Who was the first to prove that the connection between sounds and shapes is not a coincidence?

The effect that proves that the connection between sounds and shapes is not a coincidence is called the "Bouba-Kiki" effect. This effect was first noticed by German psychologist Wolfgang Köhler.

By David Foster Published on 31 Ocak 2024 : 16:27.
Who was the first to prove that the connection between sounds and shapes is not a coincidence?

In an experiment he conducted in Spain in 1929, psychologist Wolfgang Köhler showed participants two shapes, one pointed and the other round.

He said that one of the strange shapes in the photo, which does not resemble any normally known object, is called "Takete" and the other is "Baluba". He asked the participants to guess which noun these shapes belonged to. The answers were surprising. The majority of the participants answered "Takete" to the shape with sharp corners, and "Baluba" to the second shape with round corners. The same experiment was repeated in 2001.

The bouba/kiki effect, or kiki/bouba effect, is a non-arbitrary mental association between certain speech sounds and certain visual shapes. Most narrowly, it is the tendency for people, when presented with the nonsense words bouba /ˈbuːbə/ and kiki /ˈkiːkiː/, to associate bouba with a rounded shape and kiki with a spiky shape. Its discovery dates back to the 1920s, when psychologists documented experimental participants as connecting nonsense words to shapes in consistent ways. There is a strong general tendency towards the effect worldwide; it has been robustly confirmed across a majority of cultures and languages in which it has been researched, for example including among English-speaking American university students, Tamil speakers in India, speakers of certain languages with no writing system, young children, infants, and (though to a much lesser degree) individuals who are congenitally blind.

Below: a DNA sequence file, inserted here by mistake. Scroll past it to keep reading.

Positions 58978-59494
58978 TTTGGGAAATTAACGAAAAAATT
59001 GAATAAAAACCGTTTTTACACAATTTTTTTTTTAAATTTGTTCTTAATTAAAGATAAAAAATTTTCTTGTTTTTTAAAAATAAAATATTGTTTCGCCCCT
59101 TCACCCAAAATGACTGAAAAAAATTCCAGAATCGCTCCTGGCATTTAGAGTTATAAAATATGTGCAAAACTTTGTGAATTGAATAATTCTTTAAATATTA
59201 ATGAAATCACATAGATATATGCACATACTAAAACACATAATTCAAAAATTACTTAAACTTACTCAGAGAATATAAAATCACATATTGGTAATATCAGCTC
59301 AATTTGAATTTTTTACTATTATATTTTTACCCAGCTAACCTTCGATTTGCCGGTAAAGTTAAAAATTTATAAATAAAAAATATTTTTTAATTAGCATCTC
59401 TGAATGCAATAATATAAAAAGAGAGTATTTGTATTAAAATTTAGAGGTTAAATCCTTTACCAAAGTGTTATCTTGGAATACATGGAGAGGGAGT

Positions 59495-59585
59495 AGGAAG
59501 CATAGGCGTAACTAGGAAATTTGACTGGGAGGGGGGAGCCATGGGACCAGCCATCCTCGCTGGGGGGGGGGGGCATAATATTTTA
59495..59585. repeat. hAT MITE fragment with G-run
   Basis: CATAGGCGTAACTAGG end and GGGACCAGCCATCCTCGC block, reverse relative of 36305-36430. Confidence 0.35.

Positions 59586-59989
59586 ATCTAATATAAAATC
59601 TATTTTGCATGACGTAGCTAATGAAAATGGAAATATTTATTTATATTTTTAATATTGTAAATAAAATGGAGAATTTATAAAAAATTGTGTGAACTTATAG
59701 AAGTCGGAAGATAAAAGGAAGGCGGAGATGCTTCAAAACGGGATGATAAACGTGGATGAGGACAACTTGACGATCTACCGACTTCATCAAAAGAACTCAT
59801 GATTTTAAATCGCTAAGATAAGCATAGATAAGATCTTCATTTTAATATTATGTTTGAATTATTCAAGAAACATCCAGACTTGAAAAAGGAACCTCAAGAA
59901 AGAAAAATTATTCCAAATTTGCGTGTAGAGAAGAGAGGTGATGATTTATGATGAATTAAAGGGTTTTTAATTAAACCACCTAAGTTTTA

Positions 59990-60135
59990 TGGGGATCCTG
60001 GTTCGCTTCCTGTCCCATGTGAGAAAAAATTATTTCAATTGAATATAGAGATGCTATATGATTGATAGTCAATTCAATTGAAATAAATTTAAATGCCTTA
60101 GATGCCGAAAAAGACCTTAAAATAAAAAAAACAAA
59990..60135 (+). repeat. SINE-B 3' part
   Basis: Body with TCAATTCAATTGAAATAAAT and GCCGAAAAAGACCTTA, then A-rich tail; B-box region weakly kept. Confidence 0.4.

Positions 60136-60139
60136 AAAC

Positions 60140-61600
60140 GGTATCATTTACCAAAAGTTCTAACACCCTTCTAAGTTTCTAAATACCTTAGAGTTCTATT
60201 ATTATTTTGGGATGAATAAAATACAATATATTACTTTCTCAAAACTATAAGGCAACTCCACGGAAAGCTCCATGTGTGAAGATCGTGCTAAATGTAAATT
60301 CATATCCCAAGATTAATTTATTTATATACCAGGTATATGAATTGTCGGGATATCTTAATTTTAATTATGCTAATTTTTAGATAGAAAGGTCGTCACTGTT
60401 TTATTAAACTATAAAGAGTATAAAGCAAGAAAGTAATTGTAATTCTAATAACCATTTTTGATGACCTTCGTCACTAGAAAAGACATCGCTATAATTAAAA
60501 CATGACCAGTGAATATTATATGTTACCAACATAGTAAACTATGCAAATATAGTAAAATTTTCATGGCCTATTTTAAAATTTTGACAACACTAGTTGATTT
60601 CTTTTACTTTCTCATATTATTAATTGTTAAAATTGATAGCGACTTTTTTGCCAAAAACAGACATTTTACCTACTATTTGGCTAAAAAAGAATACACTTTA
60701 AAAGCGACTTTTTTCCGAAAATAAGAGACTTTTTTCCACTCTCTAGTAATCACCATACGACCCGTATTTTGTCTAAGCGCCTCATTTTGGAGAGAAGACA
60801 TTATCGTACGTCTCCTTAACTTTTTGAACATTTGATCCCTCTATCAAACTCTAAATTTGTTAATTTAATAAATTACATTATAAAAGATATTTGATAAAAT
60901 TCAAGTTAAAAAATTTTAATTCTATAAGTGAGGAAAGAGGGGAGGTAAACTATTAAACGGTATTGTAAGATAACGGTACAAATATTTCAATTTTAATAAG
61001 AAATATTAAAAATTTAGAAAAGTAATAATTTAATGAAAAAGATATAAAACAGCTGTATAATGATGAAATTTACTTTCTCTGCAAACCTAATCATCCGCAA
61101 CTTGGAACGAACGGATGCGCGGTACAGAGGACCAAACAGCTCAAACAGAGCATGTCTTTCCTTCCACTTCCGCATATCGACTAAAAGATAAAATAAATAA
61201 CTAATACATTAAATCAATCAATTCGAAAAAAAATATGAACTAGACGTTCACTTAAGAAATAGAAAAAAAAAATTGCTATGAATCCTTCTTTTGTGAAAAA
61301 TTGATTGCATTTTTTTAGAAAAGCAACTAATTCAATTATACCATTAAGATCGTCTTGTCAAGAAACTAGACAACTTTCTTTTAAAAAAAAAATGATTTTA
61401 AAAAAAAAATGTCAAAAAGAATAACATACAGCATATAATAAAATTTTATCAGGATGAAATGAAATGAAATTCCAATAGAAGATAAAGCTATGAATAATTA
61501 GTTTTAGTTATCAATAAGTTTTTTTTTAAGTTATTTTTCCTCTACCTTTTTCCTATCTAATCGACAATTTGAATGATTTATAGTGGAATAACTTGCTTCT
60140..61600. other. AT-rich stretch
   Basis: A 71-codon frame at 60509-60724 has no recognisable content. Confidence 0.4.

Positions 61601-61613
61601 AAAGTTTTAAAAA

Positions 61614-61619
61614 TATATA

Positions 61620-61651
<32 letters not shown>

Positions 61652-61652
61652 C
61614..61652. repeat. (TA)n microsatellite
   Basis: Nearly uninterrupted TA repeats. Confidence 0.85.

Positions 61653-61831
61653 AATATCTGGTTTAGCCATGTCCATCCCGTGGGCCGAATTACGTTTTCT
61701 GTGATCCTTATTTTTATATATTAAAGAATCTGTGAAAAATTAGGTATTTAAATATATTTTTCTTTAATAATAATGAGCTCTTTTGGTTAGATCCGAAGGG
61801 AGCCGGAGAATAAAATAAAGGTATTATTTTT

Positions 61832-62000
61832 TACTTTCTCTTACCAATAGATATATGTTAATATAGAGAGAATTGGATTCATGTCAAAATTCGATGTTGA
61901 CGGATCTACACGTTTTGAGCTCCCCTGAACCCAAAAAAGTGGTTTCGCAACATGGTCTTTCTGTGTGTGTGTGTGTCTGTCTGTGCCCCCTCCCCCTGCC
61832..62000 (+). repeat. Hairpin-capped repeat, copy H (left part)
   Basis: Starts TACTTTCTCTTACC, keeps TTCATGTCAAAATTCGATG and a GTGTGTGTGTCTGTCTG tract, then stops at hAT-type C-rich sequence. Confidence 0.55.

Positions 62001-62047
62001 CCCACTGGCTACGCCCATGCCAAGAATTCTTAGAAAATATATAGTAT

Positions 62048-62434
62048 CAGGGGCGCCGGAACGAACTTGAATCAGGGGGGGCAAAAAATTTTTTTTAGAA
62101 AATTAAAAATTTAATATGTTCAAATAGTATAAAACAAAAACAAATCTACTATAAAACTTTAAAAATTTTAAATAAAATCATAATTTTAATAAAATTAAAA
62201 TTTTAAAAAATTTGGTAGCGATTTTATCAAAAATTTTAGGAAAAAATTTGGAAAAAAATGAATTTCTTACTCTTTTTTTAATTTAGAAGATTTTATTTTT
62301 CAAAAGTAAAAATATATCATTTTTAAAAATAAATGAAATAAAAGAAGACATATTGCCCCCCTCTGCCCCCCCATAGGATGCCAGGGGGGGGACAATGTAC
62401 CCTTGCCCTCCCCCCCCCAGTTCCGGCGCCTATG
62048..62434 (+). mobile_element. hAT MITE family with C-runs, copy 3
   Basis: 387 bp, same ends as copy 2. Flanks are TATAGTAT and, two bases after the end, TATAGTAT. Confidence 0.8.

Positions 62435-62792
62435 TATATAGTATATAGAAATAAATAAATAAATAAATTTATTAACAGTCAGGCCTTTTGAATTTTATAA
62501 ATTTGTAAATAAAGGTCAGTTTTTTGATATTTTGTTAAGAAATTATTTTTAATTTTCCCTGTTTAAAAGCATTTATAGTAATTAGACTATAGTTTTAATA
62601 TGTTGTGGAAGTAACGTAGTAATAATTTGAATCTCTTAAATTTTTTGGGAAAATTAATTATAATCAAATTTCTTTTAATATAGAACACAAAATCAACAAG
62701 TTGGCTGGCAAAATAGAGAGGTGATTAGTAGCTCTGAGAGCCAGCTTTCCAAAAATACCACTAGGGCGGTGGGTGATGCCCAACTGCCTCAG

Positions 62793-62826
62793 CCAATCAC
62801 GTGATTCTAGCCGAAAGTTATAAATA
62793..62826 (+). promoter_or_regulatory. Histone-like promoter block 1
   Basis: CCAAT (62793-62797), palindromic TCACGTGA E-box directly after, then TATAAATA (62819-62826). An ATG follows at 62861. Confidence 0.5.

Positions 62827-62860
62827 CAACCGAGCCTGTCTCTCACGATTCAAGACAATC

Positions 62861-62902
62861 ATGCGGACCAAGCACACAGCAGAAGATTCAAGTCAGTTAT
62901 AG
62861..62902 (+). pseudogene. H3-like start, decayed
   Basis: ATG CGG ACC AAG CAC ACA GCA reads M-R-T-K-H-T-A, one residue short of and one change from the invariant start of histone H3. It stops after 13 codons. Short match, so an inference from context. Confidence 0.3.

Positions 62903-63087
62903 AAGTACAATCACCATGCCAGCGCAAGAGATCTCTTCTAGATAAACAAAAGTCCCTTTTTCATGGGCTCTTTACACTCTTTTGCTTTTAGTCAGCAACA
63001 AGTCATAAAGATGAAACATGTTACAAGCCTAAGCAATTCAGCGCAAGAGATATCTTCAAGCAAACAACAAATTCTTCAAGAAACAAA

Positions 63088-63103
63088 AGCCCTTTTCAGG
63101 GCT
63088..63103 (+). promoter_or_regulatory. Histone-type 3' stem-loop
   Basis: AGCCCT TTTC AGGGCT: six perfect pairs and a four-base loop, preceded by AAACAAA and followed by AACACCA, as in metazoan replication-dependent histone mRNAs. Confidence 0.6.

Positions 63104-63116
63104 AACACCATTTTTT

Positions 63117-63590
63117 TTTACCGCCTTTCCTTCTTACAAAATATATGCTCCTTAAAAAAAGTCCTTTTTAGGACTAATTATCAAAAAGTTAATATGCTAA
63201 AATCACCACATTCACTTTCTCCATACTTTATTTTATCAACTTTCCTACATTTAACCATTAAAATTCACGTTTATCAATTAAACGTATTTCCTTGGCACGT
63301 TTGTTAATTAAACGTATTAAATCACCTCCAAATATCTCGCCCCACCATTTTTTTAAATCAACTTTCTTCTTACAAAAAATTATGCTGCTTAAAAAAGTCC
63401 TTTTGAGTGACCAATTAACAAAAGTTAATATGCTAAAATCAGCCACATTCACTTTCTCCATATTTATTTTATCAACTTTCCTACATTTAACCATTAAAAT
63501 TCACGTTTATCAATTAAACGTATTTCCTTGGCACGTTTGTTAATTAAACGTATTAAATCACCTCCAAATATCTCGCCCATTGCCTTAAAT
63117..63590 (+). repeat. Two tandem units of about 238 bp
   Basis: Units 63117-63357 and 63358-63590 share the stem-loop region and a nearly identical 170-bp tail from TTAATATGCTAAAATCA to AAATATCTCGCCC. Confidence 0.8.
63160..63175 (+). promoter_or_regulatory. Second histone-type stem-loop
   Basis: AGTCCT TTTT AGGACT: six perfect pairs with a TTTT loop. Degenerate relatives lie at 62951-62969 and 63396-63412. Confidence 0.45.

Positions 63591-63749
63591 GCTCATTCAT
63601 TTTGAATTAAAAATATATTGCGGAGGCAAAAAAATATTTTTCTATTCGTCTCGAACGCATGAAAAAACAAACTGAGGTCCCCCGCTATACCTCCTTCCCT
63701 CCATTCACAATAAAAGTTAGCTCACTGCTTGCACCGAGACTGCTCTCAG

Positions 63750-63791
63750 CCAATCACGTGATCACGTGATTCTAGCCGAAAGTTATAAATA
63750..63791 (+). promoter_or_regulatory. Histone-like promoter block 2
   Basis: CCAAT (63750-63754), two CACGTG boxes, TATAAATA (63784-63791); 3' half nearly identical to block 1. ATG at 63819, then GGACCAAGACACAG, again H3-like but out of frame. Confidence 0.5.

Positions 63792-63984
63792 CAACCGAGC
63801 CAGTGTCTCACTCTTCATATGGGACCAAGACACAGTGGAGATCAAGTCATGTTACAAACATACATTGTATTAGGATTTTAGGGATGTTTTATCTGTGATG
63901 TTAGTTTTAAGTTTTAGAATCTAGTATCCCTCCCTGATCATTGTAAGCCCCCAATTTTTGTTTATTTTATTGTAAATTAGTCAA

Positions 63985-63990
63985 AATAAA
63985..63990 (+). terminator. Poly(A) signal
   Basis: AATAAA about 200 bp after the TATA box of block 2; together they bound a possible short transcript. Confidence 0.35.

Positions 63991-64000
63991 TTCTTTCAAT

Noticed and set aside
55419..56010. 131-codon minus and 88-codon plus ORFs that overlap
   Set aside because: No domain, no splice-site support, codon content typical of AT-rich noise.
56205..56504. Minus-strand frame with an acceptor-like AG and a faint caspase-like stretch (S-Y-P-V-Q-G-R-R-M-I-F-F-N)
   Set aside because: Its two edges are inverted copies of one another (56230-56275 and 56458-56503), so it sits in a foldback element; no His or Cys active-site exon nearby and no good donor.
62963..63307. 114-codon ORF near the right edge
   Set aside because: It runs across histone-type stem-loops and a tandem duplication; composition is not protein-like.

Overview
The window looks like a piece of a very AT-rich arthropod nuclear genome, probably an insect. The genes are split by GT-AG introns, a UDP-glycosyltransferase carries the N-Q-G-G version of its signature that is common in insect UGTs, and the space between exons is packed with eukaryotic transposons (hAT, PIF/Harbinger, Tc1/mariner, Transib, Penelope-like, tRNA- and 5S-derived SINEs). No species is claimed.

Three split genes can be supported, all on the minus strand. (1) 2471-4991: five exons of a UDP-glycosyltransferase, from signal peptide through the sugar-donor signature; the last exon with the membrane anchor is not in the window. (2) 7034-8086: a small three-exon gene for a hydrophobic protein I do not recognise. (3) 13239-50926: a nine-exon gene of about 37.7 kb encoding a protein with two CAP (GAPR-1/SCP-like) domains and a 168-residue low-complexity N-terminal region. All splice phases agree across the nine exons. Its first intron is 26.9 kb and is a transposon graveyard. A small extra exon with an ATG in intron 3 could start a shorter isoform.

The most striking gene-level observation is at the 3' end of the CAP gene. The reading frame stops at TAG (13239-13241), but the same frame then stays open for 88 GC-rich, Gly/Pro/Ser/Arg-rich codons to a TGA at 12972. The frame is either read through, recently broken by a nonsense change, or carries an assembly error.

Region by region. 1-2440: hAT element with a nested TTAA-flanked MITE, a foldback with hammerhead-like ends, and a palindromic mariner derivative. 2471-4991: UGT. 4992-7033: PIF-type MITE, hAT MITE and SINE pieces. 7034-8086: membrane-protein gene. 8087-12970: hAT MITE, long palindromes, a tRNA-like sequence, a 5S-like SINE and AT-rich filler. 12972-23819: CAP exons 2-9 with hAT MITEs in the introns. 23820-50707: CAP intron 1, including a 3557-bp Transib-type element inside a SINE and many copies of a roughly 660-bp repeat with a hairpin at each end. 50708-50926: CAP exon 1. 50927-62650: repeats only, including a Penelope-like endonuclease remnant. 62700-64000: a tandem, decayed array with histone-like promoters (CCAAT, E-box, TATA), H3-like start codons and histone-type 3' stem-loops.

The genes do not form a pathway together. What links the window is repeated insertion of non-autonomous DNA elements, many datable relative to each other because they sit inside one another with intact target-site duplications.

Two psychologists named Vilayanur S Ramachandran and Edward Hubbard repeated Köhler's experiment using the names "Kiki" and "Bouba". In the experiment conducted in India, American university students and local Tamil-speaking people were asked: "Which of these shapes is Bouba and which is Kiki?" The question was posed. Both groups called the shape with pointed corners “Kiki” and the shape with round corners “Bouba” 95 percent of the time. Although it does not provide a definitive explanation of the subject, this research by Ramachandran and Hubbard is the most important study in this field.

As a result of these studies, the view that the sounds that make up a word may be related to the meaning of that word has gained importance. This research gave almost similar results when applied to people speaking different native languages and in different age groups. Based on these results, researchers put forward the idea that the human brain establishes a precise and consistent correlation between shapes and sounds.

Recent studies by Canadian developmental psychologist Daphne Maurer show that similar results are obtained even in children between the ages of 6 months and 2 years. The results of these experiments show that while names consisting of hard sounds are given to angular objects, names consisting of softer sounds are given to round objects. Researchers predicted that the shape of our lips may be effective when naming shapes.

When we say the word "Kiki" our mouth takes a smile-like shape, and when we say "Bouba" it takes a round shape. The “Bouba-Kiki” effect shows that the naming of objects is not completely random. The fact that many people, and even young children, tend to assign sharp words to pointed objects is thought to be evidence of this. So, does this thought model work for faces as well? Do round names for round faces and pointed-cornered names for square faces match?

This question was addressed by David Barton and Jamin Halberstadt in a 2018 article published in the journal “Psychonomic Bulletin and Review.” In the study, participants were shown some real and drawn faces, chosen as round or angular. They were then given a list of names suitable for these faces. Lips had to be rolled to say some of these names. More smiles were required to say the other names. Participants matched names with faces. As you guessed, the names we had to say by rounding the mouth matched the round faces; Names spoken with pointed lips were paired with angular faces.